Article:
Stack Overflow is a community of 4.7 million programmers, just like you, helping each other.

Join them; it only takes a minute:

Sign up
Join the Stack Overflow community to:
  1. Ask programming questions
  2. Answer and help your peers
  3. Get recognized for your expertise

I have an activity where the user can progress from one fragment to another. The fragment starts, downloads some data and displays it (along with drawing some icons from resources, etc). The user can continue moving forward through fragments for as long as they like (until they get bored?).

The problem is, an OutOfMemoryError will eventually happen (after around 90 fragments on a 32mb vm heap). 90 does seem like quite a lot, but I have seen such memory error reports in the field, so probably this happens earlier on lower-end devices. I have made sure any views I create in onCreateView I nullify in onDestroyView. The only other objects my fragments hold (as far as I can tell) are the data it downloads at the start, usually only 10-50kb.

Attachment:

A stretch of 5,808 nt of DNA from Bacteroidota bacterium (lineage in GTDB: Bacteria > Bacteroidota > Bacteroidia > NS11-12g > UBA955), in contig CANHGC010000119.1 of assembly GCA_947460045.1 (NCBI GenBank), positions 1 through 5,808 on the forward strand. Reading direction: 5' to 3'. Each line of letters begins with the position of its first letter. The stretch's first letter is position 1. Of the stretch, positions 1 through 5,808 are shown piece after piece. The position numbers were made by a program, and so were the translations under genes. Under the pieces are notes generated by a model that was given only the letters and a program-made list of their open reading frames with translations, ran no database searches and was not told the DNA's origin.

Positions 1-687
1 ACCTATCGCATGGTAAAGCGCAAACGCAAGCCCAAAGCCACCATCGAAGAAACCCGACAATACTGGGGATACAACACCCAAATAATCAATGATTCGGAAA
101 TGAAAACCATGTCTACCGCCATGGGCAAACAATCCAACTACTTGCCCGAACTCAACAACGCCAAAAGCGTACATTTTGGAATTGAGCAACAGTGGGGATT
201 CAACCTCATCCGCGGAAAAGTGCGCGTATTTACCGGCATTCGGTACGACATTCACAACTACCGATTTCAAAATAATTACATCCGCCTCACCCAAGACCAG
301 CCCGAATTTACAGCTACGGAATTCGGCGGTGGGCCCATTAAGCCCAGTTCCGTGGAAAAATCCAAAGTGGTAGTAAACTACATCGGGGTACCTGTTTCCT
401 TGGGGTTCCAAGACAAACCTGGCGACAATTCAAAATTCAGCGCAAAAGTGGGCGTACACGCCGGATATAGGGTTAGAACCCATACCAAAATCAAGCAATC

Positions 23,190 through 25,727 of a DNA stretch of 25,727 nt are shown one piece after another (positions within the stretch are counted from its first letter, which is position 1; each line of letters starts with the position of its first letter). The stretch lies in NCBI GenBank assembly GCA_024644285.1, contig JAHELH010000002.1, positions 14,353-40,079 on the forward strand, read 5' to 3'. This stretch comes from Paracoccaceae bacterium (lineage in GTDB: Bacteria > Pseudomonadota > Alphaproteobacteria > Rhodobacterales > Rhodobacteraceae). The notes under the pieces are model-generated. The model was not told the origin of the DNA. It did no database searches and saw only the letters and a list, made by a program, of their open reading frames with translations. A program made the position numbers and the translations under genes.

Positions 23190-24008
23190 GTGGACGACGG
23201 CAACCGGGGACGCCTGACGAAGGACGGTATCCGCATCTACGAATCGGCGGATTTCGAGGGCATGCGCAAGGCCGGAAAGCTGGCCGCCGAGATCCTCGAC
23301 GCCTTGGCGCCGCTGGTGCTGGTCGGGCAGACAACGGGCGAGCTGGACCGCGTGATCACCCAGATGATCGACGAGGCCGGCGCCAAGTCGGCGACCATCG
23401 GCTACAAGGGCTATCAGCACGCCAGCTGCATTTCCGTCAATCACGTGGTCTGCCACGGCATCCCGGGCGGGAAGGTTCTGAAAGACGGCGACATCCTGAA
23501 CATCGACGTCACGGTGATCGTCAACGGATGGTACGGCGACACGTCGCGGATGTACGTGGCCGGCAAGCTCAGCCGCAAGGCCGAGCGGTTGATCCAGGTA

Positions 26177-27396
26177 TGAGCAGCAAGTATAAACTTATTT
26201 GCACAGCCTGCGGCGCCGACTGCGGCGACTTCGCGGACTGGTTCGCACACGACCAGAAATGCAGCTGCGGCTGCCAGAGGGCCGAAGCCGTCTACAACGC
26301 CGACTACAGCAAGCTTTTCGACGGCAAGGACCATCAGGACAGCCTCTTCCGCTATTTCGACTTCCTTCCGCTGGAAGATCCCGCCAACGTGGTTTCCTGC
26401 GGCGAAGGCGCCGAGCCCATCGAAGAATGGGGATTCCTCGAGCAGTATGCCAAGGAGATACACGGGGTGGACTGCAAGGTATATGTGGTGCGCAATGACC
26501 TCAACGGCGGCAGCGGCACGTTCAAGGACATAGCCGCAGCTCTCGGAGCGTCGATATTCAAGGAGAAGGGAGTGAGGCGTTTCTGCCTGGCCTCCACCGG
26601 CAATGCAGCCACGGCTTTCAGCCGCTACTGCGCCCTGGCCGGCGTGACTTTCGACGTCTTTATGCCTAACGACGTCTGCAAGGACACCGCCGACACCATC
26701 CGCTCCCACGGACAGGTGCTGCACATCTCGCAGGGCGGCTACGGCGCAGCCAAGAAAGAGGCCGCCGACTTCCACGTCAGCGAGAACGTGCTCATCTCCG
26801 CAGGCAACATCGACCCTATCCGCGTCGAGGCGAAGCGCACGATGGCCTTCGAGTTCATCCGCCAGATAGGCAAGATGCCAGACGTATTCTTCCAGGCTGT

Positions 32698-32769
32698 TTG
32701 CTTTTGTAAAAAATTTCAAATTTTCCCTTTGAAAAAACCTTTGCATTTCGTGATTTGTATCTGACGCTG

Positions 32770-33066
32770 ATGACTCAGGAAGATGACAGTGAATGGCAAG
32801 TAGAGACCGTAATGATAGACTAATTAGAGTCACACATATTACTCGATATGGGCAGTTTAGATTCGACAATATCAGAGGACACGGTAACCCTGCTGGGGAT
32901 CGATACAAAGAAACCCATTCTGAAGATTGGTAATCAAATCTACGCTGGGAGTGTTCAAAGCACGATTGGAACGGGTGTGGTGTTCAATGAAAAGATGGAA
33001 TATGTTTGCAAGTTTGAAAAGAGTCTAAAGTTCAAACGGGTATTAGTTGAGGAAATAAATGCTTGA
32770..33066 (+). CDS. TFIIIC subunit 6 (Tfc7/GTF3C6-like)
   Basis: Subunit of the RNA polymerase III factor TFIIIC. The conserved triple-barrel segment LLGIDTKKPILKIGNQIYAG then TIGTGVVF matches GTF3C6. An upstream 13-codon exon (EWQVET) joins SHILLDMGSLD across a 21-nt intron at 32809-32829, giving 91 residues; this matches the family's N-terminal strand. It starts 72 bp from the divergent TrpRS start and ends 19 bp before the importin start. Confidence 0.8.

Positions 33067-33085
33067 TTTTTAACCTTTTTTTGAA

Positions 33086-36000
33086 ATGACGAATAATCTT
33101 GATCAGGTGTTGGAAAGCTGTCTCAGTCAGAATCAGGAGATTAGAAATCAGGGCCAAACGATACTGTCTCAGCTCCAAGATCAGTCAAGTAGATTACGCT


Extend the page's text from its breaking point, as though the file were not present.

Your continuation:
My first question is, is this normal? Can I expect to 'only' be able to have ~90 fragments in the back stack? Or do I have a memory leak somewhere that I can do something about?

If the user goes away from my app, and Android decides to kill the whole process to free memory, when the user returns the memory used is much less because the whole state has been restored from bundles. If the user then back-presss through the back stack, each fragment is then of course created/resumed from savedinstancestate.

So my second question is, is there a way to force this to occur? Ie, 'if there are >50 fragments in the back stack, start killing the ones at the bottom to savedInstanceState?'

share|improve this question

All back stack Fragment are kept in memory with hard references. So if you are keeping a ridiculous amount of Fragments in back stack then you will get out of memory.

Have a look here: When a Fragment is replaced and put in the back stack (or removed) does it stay in memory?

share|improve this answer

Try this in your AndroidManifest.xml in <Application> tag:


and provide your code to help more.

share|improve this answer
This is horrible advice - and only artificially extends how many more fragments you can pack in - this problem still remains. Google explicitly states not to use this to address memory leaks. – Martin Konecny Feb 27 '14 at 13:13
This does not provide an answer to the question. To critique or request clarification from an author, leave a comment below their post. - From Review – Dmitry Feb 4 at 13:33

Your Answer


By posting your answer, you agree to the privacy policy and terms of service.

Not the answer you're looking for? Browse other questions tagged or ask your own question.